Pine Cone and Potato Chip: On Rumi and Coleman Barks

Ravi Shankar, founding editor of Drunken Boat, has published ten collections of original and translated poetry, most recently his own What Else Could It Be (Carolina Wren Press, 2015) and The Autobiography of a Goddess by the ninth-century poet/saint Andal, published this year by Zubaan Books in India and the University of Chicago Press. He has won a Pushcart Prize and a Hackney Literary Award, appeared on NPR and the BBC, and published in the New York Times and the Paris Review. Shankar is currently writing a memoir and editing a book of golden shovels to commemorate Gwendolyn Brooks.

The Opening Heart

Jody Kennedy’s work has appeared or is forthcoming in Hippocampus, Vilas Avenue, Wisconsin Poets’ Calendar, and the Madison Review. A native of Wisconsin, Kennedy holds a BA in English from the University of Wisconsin–Madison and currently lives in France.

Coleman Barks: “auroral aliveness, powers, hilarity”

I first knew Coleman Barks in 1970 when I took his class on writers of American realism at the University of Georgia. We read Flaubert and Turgenev in that class because Coleman believed you couldn’t understand the American realists without …

Hugh Ruppersburg has just retired as Senior Associate Dean of Arts and Sciences and University Professor of English at the University of Georgia. He writes about American literature and film, especially of the American South. 

The Answer

Ty Sassaman’s work in this issue is his first publication. Sassaman is a first-year MFA student at Butler University and runs Just One Question, a single-question interview project. His self-published memoir, “Just One Question: My Road Trip Interview with America,” will debut in late 2016.

Overburden

The story is almost always the same. Every six months or so, I make the trip from Tucson back to my old neighborhood in New York and discover yet another childhood landmark gone. Some landlord or other has forced a …

Thomas Mira y Lopez’s recent essays have appeared or are forthcoming in Alaska Quarterly Review, Hotel Amerika, and Seneca Review. He is an editor for Territory, a literary journal about maps and other strange objects, and he is working on a book about resting places that will include “Overburden.” Miray Lopez holds an MFA in creative nonfiction from the University of Arizona and is currently an Olive B. O’Connor fellow at Colgate University.

The Delight of Making Up Gods; Elegy for Galway, Late October; Vanilla and Banana-Peanut Butter; Hub; The Truth of One Short Poem; & Fjord

Coleman Barks, professor emeritus at the University of Georgia, has since 1977 collaborated with various scholars of the Persian language (most notably, John Moyne) to bring over into American free verse the poetry of the thirteenth-century mystic Jelaluddin Rumi. This work has resulted in twenty-one volumes, including the bestselling Essential Rumi in 1995. He has also published eight volumes of his own poetry, including Hummingbird Sleep: Poems 2009–2011 (2012) and Winter Sky: Poems 1968–2008 (2008), both from the University of Georgia Press.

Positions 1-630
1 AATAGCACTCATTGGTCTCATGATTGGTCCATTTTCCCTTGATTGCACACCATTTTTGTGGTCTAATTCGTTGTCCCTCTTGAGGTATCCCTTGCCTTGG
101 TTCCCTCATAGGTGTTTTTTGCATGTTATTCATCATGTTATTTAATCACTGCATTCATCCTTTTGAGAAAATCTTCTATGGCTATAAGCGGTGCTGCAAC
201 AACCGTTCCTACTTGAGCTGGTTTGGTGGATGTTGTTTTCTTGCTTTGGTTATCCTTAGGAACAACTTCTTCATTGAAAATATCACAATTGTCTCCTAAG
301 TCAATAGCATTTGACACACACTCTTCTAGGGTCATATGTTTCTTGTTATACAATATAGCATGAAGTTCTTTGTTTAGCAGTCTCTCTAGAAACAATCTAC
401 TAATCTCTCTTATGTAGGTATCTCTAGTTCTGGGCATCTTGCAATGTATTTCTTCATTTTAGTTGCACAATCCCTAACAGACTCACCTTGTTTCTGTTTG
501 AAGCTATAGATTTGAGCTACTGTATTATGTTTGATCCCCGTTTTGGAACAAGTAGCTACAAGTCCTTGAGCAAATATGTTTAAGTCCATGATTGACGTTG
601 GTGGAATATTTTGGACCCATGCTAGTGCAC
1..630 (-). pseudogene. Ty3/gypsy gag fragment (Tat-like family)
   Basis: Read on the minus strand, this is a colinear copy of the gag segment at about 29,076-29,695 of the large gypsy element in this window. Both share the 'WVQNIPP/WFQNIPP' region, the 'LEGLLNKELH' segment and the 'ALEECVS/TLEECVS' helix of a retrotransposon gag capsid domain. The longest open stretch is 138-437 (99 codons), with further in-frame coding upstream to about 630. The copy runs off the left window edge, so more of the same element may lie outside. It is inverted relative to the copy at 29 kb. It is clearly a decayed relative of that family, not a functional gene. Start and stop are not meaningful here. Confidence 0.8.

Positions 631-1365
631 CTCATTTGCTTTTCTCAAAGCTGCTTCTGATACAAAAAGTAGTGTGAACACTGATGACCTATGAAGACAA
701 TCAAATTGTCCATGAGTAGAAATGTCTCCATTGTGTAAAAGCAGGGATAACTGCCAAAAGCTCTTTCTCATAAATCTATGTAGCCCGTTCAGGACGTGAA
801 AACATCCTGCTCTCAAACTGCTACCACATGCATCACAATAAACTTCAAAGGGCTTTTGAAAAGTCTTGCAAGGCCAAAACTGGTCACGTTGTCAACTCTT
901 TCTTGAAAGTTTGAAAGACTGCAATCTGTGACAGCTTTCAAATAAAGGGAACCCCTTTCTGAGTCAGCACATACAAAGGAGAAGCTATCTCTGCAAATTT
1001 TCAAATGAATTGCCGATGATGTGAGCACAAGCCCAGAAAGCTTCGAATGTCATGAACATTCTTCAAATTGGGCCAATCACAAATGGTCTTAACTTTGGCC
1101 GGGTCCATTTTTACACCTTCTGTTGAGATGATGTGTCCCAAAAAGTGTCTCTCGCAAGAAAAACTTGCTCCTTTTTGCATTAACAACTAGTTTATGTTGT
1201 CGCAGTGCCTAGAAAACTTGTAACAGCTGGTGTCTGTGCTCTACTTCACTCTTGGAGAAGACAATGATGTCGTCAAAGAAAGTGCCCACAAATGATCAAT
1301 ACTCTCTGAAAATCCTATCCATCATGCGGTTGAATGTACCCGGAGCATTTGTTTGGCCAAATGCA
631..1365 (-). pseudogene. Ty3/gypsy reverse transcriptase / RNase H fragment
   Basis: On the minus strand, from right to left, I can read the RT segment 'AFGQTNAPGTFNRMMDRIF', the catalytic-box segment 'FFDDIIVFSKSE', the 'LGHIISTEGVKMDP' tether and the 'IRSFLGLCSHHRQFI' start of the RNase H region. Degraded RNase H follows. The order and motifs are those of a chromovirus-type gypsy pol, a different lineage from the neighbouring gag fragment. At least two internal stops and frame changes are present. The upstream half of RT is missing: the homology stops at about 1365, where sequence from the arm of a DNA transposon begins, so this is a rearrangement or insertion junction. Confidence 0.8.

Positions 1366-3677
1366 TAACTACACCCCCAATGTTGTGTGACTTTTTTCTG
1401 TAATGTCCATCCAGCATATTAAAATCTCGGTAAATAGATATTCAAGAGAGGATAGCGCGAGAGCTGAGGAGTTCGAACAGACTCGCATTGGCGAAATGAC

Almandal Grimoire: The Book as Magical Object

Genese Grill holds a BFA from Cooper Union in painting, and an MA and PhD from the Graduate Center of the City University of New York in Germanic literatures and languages. She is the author of The World as Metaphor in Robert Musil’s “The Man without Qualities”: Possibility as Reality (Camden House, 2012) and the translator of a collection of Musil’s short prose, Thought Flights (2015); his short-story collection Unions (2019); and Theater Symptoms: Robert Musil’s Plays and Writings on Theater (forthcoming)—with these three all from Contra Mundum. Her literary essays, translator introductions, and scholarly writing have appeared in The Georgia Review, Numero Cinq (where she is on the masthead as special correspondent), Hyperion: On the Future of Aesthetics, the Missouri Review, and elsewhere. Her completed, as-yet-unpublished collection of essays celebrates the relationship between matter and spirit.

on Bright Dead Things by Ada Limón

Ada Limón’s poetry recognizes the ways shifting landscapes throw order into chaos. In Bright Dead Things, her fourth collection, the mutable settings—from New York to Kentucky to California—serve to underscore the speaker’s turbulent feelings of loss. Limón’s speaker ties …

Lindsay Tigue won the Iowa Poetry Prize for her first book, System of Ghosts (University of Iowa Press, 2016). She writes poetry and prose and her work appears in Prairie Schooner, Indiana Review, Hayden’s Ferry Review, and elsewhere. Tigue, a Sewanee Writers’ Conference scholar and Vermont Studio Center fellow, holds an MFA from Iowa State University and is currently a PhD student in creative writing at the University of Georgia.

on The Great Medieval Yellows by Emily Wilson

Adam Day is the author of Model of a City in Civil War (Sarabande Books, 2015), and is the recipient of both a PSA Chapbook Fellowship for Badger, Apocrypha and a PEN Emerging Writers Award. His work has appeared in the Boston Review, Lana Turner, APR, AGNI, the Iowa Review, and elsewhere. He coordinates the Baltic Writing Residency in Sweden, Scotland, and Kentucky’s Bernheim Arboretum and Research Forest.